RoboCop: Is the St. Paul Police Federation breaking the law?
In recent weeks hundreds of St. Paul residents have been receiving phone calls from St. Paul Police Federation president Dave Titus. The calls are targeted at potential voters in the city's three most hotly contested city council races.
However, Titus is not directly making all of these calls himself. Rather it's a machine-dialed, recorded message designed to bolster SPPF-backed candidates Debbie Montgomery, David Haas, and Dan Bostrom. The only problem is that Minnesota state law forbids such automatic messages unless there is a live human placing the call.
"It's clearly illegal," says David Schultz, a professor at Hamline University and an expert on campaign laws, of the phone calls. "You've got to have a live person at some point."
At least one person who received the call, Ward One resident Katherine Blauvelt, says she intends to file a complaint with the Minnesota Attorney General's office.
Titus disputes that the calls are illegal. "What we've been doing I've been advised follows the law," he says. Titus referred specific questions to Michael R. Shannon, of Mandate: Message, Media & Public Relations, the consulting group hired by the SPPF to produce the calls.
Shannon says that because the automatic calls originate from out of state (in this instance Virginia), Minnesota law is not applicable. Instead the calls fall under Federal Communications Commission guidelines, which don't require the presence of a live human being. "People who are telling you that you have to have a live person are ignorant of the law," Shannon says.
But Schultz is not swayed by this line of reasoning. "You can't claim that you're a non-citizen of Minnesota, do business in Minnesota, and say I don't have to follow your laws," he says. "I've not heard anybody else make this argument before."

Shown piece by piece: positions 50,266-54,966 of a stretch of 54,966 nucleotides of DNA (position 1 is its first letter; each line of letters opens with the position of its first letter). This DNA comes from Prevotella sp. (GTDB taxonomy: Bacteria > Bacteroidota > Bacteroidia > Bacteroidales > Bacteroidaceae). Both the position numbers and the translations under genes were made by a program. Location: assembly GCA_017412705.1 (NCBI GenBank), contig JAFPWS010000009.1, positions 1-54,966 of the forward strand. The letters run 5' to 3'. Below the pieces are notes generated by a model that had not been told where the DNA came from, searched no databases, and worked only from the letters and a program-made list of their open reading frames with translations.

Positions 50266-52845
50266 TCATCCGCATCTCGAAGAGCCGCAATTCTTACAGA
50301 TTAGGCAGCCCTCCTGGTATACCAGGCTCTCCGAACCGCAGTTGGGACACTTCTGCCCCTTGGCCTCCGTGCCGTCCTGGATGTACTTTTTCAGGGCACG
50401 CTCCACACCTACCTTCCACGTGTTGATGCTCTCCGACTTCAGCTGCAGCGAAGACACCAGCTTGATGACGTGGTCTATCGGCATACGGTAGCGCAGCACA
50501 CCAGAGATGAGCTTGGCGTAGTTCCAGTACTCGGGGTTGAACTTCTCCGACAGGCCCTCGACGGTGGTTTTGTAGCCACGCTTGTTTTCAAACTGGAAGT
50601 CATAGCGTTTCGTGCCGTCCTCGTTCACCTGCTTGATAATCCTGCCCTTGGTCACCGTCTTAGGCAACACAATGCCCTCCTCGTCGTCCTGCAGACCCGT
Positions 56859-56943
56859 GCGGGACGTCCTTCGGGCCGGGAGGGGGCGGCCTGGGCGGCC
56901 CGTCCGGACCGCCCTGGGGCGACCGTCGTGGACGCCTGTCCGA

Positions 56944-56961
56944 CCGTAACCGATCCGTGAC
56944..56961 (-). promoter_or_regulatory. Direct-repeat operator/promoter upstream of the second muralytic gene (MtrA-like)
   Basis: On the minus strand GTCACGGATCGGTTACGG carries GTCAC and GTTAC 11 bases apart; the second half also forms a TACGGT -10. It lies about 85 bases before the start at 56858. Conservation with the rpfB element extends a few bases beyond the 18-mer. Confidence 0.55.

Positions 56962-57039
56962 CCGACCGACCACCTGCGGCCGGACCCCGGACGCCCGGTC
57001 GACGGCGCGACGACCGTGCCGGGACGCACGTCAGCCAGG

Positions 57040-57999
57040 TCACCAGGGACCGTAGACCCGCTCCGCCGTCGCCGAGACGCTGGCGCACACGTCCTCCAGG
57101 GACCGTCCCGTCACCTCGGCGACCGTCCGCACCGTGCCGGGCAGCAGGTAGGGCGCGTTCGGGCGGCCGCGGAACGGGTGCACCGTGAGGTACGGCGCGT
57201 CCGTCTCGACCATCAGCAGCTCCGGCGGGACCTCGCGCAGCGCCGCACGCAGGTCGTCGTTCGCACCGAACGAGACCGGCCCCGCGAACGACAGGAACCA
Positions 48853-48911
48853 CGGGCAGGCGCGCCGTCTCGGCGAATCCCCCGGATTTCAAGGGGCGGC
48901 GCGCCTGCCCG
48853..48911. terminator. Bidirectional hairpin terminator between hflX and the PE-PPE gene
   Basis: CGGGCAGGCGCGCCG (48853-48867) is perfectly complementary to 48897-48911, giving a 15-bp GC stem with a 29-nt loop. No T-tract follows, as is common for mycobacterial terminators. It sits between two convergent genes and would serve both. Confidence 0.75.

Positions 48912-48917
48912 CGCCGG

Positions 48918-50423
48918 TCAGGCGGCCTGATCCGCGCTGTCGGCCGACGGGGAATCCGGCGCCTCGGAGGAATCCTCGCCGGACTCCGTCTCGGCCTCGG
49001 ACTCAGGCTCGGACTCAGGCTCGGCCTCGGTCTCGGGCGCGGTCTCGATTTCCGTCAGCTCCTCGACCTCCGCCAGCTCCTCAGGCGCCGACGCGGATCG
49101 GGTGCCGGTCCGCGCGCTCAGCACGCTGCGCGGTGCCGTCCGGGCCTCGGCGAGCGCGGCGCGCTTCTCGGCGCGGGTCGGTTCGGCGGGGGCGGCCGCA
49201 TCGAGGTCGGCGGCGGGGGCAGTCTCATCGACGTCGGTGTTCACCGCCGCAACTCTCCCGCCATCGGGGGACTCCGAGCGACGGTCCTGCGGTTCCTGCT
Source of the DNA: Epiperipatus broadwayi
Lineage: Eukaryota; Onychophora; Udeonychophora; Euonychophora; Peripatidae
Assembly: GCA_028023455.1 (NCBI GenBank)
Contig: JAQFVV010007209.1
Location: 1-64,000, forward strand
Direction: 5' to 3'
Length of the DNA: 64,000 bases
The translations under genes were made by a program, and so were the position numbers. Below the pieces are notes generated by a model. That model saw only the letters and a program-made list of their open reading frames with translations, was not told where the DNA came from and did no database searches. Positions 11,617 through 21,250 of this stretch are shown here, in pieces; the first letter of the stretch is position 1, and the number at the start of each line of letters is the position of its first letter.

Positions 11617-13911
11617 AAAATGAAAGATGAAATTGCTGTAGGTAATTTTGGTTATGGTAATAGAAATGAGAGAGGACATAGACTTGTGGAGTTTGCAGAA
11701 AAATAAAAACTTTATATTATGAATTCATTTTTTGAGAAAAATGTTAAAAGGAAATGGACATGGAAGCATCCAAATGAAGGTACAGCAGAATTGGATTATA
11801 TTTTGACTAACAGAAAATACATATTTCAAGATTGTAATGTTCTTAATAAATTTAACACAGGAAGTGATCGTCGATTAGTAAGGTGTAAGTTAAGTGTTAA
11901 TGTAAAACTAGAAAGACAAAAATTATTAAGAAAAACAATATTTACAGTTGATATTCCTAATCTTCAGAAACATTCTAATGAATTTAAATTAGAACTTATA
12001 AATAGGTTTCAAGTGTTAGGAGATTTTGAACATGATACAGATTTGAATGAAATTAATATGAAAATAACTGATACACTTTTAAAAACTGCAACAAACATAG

Regardless of the legality of the automatic phone calls, another intriguing aspect of the SPPF campaign is the source of funding. According to the union's most recent campaign finance filing, almost the entire operation is being bankrolled by Jerry Trooien. The controversial developer made a $30,000 contribution to SPPF in September, then added $20,000 more to the group's coffers earlier this month. The organization's other contributions in the last two months? Just $2,550 from a trio of individuals. To put Trooien's $50,000 donation in perspective, it represents more than 10 percent of the total funds raised by all St. Paul city council candidates this year.
Trooien is seeking to build the $1.5 billion Bridges of St. Paul project on the city's West Side. The proposed development includes 1,150 residential units, 400,000 square feet of retail space, and a Westin Hotel. Last month, however, the city council rejected a rezoning application required for the project by a 5-2 margin. Bostrom and Montgomery provided the two dissenting votes.
Michael Shannon doesn't think I gave him a fair shake in yesterday's post. He emails some additional comments:
Schultz ‘may’ be an expert on MN election law, but he’s woefully ill informed regarding the Constitution. When the federal government reserves control of an activity for itself, the states may not make laws that contradict Federal law.
For example, the FAA regulates the airline industry. MN legislators cannot decide unilaterally that all airlines that land in MN will have at least one flight attendant of Scandinavian descent. Federal law takes precedence. The same principle applies with the phone calls. If I’m calling from Saint Paul to Minneapolis it’s intrastate and MN law applies. If I’m calling from VA to MN, federal law applies.
You might ask the esteemed Prof. Schultz if he’s ever encountered the interstate commerce clause of the Constitution.
There’s nothing like ignorance to give conviction to your preconceived notions.